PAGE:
Rainwater drains eastward into Lake Mead. When it rains heavily in the surrounding mountains, those streets without storm drains can become rushing rivers, just like the many washes that cover the valley floor. To address this, the project installed huge storm drains under streets throughout the city.

We also created a trail that links to the existing trail system in the 2,040-acre Floyd Lamb Park at Tule Springs.

The city installed stormwater drains and trails to help combat flooding on streets.

The Clark County Regional Flood Control District provided funding for this project’s flood control facilities. Funds for the trail came from proceeds of the Southern Nevada Public Land Management Act land sales, and trail amenities were provided by a State Division of Parks Recreational Trail Programs Grant. The total cost for the project was $4,397,114.

Bob Baskin Park Renovation

After 40 years, the beloved, six-acre neighborhood Bob Baskin Park needed updating, but the residents were concerned about keeping the amenities they had. The challenge was to improve the infrastructure, without losing the features they loved. Town halls to get neighborhood input were well attended. The resulting concept sought to preserve the history and enhance the features of the neighborhood park.

The city is focused on improving parks, stormwater management, and infrastructure downtown to improve safety and attract new businesses.

Large healthy trees that shaded the walking trail and surrounded the park were pruned, fertilized and protected, although that made construction much more challenging. Park monuments, rose gardens, and murals were saved, too. In the rehabilitation, improvements that were made included:

  • Removing entry planters to open up the entrance and adding seating walls at the corners. This entrance also allows park maintenance access.
  • Rebuilding the restroom building.
  • Salvaging the existing playground equipment and adding new play features and an improved safety surface. The much-loved whale and turtle from the original spray pool were saved, refurbished, and returned to the park.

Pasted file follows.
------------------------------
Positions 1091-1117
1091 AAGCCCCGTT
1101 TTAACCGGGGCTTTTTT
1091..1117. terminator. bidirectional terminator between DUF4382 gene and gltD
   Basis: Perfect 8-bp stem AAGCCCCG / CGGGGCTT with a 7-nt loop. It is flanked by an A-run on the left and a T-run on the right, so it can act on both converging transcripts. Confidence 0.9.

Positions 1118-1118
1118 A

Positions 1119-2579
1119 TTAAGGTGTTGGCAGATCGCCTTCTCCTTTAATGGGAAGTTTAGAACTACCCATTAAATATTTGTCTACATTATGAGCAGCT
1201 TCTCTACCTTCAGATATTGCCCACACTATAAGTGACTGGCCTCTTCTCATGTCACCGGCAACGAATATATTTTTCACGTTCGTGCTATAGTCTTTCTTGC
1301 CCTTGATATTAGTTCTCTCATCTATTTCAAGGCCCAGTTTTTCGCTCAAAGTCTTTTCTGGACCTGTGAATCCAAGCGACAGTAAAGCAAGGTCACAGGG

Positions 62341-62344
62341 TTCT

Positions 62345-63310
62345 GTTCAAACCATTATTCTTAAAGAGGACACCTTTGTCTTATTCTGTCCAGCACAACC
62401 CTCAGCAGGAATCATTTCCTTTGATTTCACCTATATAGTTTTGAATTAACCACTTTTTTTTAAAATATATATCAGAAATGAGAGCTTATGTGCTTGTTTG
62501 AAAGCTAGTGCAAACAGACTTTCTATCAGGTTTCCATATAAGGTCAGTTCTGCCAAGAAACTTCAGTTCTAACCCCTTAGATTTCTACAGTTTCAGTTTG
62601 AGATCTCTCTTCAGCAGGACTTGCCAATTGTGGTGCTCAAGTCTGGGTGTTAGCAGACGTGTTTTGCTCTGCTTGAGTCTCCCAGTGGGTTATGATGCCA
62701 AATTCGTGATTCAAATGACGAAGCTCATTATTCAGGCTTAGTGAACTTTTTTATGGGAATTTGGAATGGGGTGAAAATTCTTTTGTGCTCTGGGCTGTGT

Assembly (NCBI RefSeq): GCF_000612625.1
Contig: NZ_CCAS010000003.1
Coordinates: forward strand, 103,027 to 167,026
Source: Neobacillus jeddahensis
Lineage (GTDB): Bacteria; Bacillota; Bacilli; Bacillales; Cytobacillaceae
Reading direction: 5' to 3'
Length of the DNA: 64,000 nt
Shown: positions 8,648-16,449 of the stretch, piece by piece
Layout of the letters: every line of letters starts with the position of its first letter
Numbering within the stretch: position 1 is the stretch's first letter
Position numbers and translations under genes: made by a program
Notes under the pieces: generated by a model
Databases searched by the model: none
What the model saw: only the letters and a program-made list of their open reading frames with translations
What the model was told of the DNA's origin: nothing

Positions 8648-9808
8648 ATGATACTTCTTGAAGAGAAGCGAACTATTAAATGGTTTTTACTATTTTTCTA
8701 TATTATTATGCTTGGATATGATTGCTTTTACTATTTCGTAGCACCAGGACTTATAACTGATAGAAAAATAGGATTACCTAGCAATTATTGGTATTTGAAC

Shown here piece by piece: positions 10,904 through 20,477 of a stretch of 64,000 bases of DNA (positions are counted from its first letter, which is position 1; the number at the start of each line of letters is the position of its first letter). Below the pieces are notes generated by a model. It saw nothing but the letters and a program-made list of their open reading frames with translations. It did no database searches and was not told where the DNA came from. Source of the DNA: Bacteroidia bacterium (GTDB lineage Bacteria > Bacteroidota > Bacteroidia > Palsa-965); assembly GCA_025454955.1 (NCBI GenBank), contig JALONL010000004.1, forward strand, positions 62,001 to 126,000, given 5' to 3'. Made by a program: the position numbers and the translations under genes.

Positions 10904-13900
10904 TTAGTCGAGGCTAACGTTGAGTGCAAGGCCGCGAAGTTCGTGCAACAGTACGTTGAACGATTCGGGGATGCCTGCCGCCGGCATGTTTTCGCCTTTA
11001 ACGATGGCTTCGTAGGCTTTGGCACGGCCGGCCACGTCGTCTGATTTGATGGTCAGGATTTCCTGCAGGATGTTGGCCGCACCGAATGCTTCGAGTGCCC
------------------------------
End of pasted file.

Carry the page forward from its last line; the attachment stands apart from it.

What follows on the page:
• Adding a second playground with kinetic play equipment for ages five to 12.
  • Replacing the old splash pad and adding new benches and surround fencing.
  • Removing the green concrete and asphalt walking path and adjacent grass and replacing them with a re-routed, 1/3-mile walking loop that has a resilient surface and new LED lighting.
  • Replanting the surrounding open space behind the track with the next generation of trees.
  • Saving the neighborhood memory plaques along the path and putting them back in the new landscape.
  • Replacing the irrigation and grass in the existing turf area after soil enhancement and renovating the picnic tables.
  • Adding a new shade steel arbor and benches, and a second exercise station and new exercise equipment.
  • Sprucing up group shelters with picnic tables, and adding new fabric shade canopies to playground areas.
  • Adding LED park lighting with motion sensors and barbecue grills.
  • Proving new sidewalks and additional landscaping for the original four tennis courts and racquetball/handball courts.

Park bonds funded the $3.9 million park reconstruction by JNJ Construction Company that began in January 2018. The neighborhood celebrated the park’s reopening in October 2018 with refreshments and a movie in the park. The best news, though, is that the park is well used and the residents are happy.

Scott Adams is the City Manager of Las Vegas. For more information, please visit lasvegasnevada.gov.